I have been in turmoil in trying to combat slippage lately. I have been tinkering with some mean reversion equity strategies that make high frequency trades. The more short term and lower price the security, the better they seem to perform. The real problem I've found is that it seems like the difference between the ask and bid at any given buy and sell for a transaction is greater than the difference between the close of the given buy and sell; meaning the profit margins are negative even though it was a winning sell; It's so hard to tell. So you can see I've developed a healthy fear for slippage.

I've been incorporating a slippage estimation function for each buy and sell based off the following formula I adapted from a forum post I lost reference to. I know a more accurate formula could be derived with the ask & bid prices, but alas, I don't have reasonable effort access to them.

if (this.ClosePrice < this.OpenPrice)
potentialSlippage = this.LowPrice - this.OpenPrice;
potentialSlippage = this.HighPrice - this.OpenPrice;

When incorporating this into my algorithm the results are rather depressing and is always a net loss. It's been a futile uphill battle of optimization to break even.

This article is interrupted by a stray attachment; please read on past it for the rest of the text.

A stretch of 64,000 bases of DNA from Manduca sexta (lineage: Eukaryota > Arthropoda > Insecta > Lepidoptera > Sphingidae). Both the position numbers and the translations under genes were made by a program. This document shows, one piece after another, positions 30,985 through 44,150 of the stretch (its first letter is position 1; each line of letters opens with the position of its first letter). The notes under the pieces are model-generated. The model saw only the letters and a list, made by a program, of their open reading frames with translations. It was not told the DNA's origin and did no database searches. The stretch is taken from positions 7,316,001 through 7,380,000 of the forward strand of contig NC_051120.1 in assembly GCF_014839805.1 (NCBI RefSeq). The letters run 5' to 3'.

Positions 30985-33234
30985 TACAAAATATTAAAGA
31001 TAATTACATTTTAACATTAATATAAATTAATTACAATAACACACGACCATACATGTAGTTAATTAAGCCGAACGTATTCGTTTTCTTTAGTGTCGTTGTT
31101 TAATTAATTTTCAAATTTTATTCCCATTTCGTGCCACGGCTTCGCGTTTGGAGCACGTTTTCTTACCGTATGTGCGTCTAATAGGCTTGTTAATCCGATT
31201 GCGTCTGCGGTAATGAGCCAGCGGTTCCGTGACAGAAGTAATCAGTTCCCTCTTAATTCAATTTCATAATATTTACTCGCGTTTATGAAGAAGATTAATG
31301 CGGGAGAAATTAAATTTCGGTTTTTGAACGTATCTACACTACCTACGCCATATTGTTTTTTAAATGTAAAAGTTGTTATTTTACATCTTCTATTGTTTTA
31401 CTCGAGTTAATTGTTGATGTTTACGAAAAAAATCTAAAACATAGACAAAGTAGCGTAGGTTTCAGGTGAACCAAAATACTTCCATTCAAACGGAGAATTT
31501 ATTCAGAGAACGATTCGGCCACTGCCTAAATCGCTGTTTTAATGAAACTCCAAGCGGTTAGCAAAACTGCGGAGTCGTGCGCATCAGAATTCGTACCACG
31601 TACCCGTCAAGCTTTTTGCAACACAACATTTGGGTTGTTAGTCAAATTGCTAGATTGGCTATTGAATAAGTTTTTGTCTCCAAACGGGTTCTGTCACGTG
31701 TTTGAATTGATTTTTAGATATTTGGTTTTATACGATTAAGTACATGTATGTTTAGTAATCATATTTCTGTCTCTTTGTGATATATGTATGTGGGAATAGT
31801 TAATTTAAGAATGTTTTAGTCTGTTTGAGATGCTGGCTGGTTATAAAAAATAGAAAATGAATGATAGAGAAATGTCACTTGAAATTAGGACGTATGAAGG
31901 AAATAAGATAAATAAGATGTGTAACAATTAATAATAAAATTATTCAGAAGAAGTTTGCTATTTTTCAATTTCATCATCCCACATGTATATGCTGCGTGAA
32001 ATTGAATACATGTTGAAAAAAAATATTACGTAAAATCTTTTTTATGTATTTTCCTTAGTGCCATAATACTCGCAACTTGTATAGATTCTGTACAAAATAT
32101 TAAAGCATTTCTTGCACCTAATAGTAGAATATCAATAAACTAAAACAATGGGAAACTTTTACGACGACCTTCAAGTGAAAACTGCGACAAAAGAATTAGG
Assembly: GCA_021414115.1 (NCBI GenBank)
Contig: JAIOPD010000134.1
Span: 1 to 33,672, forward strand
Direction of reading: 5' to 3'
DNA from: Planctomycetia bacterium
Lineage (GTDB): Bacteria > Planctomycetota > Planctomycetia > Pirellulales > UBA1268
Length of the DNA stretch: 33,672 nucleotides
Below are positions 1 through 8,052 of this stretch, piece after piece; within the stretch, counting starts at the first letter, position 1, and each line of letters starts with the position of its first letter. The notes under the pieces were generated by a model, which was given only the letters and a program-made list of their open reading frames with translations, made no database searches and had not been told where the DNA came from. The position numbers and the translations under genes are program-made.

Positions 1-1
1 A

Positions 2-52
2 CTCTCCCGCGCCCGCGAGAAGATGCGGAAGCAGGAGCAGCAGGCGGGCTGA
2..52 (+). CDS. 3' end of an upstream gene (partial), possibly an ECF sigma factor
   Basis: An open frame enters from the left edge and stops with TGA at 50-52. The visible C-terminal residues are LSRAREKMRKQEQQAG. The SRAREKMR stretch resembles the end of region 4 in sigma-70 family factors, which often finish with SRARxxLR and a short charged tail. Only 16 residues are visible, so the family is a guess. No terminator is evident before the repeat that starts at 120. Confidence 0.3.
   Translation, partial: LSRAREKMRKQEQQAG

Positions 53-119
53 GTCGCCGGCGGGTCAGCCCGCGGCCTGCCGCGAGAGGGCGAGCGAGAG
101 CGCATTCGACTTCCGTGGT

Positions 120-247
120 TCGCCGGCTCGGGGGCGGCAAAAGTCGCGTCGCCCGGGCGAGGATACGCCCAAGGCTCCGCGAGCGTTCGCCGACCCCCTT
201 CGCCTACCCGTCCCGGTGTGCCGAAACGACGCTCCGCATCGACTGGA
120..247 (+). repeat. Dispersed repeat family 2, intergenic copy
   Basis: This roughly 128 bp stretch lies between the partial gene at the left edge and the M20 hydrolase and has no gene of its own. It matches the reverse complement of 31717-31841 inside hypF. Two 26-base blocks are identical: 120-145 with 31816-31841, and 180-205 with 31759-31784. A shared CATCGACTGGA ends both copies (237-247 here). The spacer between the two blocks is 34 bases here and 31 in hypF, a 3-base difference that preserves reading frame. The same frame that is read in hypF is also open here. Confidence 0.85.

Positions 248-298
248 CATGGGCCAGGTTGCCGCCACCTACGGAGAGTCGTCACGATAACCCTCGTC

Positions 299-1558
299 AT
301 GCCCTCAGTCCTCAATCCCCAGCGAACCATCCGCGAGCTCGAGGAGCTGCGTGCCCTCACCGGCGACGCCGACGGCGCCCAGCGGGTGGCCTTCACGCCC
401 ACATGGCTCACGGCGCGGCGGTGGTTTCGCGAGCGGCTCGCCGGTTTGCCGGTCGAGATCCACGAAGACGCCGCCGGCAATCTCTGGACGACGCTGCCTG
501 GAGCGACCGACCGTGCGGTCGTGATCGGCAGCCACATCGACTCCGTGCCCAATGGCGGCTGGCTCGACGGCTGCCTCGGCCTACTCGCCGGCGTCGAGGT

But one thing though I've come across time and time again when researching the matter is negative slippage vs positive slippage. So my question is, do you suppose I could assume maybe that if negative and positive slippage occurs about 50/50, that really it sort of evens out in the end and that I don't even need to worry about it? If that is remotely possible I understand it would be subject to volume and various other factors, but I'm talking generally even out. My function always assumes extreme negative slippage and it just doesn't work.

Also, have any of you who have even ran live with a high frequency algorithm ever have issues with slippage or does it even out for you?

I did find the following snippet from a forex post, but it sounds promising. Not sure if this applies to equity trading though:

Since it is market order, mean slippage per trade will be very little, as over time positive slippage will balance out with negative slippage. For me, i get a mean slippage per market order of negative 0.031 pips (over the last 400 market orders). My execution speed is about 800ms, i trade London + NY, and rarely make market orders at news times. I wouldn't worry too much about slippage for your back testing